Anyone who cares about cancer patients should read Scott Gottlieb's article on Forbes.com. As Dr. Gottlieb sees it: "We're at a turning point in battling cancer. Doctors are finally able to reliably tailor treatments to the unique genetic composition of each patient's tumor rather than by its location in the body alone. Other new drugs are able to prime our own immune cells to attack cancers. But Obamacare puts access to this progress at risk." Health care reform "is going to degrade medicine but its ill effects will fall disproportionately on patients with serious conditions, especially those diagnosed with cancer."
Gottlieb sees three ways health care reform will endanger cancer patients:
First. It will "block the ability of patients to seek out the specialist doctors who are most likely to prescribe these cutting edge treatments."
Second. It will "coerce doctors to cut down on their use of costlier drugs and tests by changing the way that they're paid. The law uses "bundled" payments, where doctors get lump sums of money to care for patients with particular medical problems. The idea is to pit the cost of the treatments doctors prescribe directly against their earnings and give doctors a potent incentive to use cheaper remedies."
Third. It “targets cancer drugs directly, by expanding a program called 340B, which siphons money away from drug developers in order to subsidize hospitals.” (340B is the section of federal law requiring that new medicines and medical technologies be made available at a discount to the hospitals serving the poorest patients). But now the program is part of a scam. Rich hospitals use the program to pad profit margins. Worse, because hospitals are buying up oncology practices in droves, there’s an incentive to deliver care in hospitals. Gottlieb notes: “When cancer care to shifts to hospital clinics it’s not only less comfortable for patients, but also more costly. This wastes resources, making it harder to pay for the new technology that actually improves outcomes. Owing to hospital inefficiency, a patient treated in a hospital clinic costs $6,500 more than the same person treated in a private medical office. The cost of infusing the drugs alone rises by 55 percent.”
And there’s a fourth way patients are being harmed. As I have noted previously in an article called New cancer cures insurers won’t cover, health insurers are also jacking the cost to patients for the newest cancer drugs that turn off the source of tumor growth with fewer side effects. Patients are being faced with an awful choice: a) stay on an older drug that is less expensive and is covered almost completely by health plans, or b) use the targeted treatments that work best for them. Is it a coincidence that these policies are forcing doctors to use older infused cancer drugs that are less expensive to begin with (and even cheaper because of the 340B scam) driving hospital profits even higher?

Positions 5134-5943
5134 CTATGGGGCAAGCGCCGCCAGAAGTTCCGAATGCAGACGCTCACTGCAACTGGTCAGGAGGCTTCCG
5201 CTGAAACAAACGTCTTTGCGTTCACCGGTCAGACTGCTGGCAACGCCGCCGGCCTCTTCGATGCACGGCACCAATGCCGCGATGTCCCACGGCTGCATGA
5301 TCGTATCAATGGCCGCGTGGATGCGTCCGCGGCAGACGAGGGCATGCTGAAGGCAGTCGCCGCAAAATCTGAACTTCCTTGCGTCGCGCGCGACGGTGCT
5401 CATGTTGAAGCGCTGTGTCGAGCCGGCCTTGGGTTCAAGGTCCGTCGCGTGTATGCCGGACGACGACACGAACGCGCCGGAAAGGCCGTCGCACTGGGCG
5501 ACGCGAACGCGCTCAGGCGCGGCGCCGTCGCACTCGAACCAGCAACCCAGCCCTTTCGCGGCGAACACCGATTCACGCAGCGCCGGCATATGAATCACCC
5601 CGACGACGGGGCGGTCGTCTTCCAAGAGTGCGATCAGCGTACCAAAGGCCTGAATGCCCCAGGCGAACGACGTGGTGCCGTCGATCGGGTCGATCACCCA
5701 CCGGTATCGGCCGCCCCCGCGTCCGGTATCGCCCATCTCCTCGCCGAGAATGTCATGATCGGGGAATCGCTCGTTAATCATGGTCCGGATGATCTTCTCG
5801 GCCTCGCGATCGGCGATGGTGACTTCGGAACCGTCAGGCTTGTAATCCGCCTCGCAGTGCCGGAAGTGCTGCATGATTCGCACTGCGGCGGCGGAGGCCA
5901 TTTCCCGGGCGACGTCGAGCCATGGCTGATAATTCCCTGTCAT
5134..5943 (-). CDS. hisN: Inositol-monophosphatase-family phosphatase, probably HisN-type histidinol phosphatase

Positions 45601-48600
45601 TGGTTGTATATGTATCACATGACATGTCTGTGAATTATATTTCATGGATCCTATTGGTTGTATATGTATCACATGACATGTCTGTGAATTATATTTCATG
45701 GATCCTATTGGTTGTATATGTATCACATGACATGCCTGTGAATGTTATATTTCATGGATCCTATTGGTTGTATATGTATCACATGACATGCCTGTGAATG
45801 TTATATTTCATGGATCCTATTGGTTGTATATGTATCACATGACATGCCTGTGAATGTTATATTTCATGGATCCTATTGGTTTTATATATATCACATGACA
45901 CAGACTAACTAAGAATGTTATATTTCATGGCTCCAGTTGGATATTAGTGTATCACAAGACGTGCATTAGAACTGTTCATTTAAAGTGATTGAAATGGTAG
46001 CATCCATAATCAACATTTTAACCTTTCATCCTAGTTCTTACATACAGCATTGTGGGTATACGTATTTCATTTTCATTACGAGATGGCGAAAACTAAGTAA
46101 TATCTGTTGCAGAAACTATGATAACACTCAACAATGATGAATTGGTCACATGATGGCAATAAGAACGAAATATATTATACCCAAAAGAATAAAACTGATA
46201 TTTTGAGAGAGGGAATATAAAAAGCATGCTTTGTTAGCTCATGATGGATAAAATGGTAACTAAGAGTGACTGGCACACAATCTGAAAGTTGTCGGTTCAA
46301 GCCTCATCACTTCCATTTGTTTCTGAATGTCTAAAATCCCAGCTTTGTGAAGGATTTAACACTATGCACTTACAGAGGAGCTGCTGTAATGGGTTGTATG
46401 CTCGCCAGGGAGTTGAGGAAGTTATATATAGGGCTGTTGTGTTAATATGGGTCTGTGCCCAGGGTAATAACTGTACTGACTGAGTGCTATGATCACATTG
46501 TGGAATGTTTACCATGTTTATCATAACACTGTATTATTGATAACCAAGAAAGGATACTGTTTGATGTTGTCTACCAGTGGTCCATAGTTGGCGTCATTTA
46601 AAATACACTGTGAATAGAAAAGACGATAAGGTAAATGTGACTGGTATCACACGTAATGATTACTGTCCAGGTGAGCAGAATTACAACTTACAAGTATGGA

Much of what Gottlieb describes was already taking place before health care reform was passed. Indeed, health plans have been using commercial firms that package this systematic rationing and market it as a patient-centered oncology pathway.
This borders on fraud. And it certainly harms access to medical innovation as noted specifically in two areas of this site, Progress & Prosperity and Personalized Cancer Care, which speak to reducing the cost of cancer care and increasing life expectancy.
Insurers need to be confronted about the barriers to cancer innovation
Can patients choose doctors and cancer centers that start by targeting treatment to individuals as well as variations of tumors? Are they forced to pay more for such precision care if they can? Are they forced to pay thousands for the medicines that targeted-treatment selection suggests? Are they forced into oncology pathways that encourage the use of medicines that give health plans the biggest margins? Or are the pathways tailored to individual differences and guided, not by short-term cost considerations, but by what diagnostic exams and genomic sequencing indicate will extend and improve the quality of life?
These were questions or benchmarks that cancer patients should have known about before health care reform was considered. We will produce a report card that rates health plans according to how innovative and patient-focused they really are. As Gottlieb notes, we should be accelerating the virtuous cycle of innovation, not throwing up barriers to cancer survival.
Let’s face these hurdles together and continue to find ways to overcome them. Join the movement to keep medical innovation moving forward!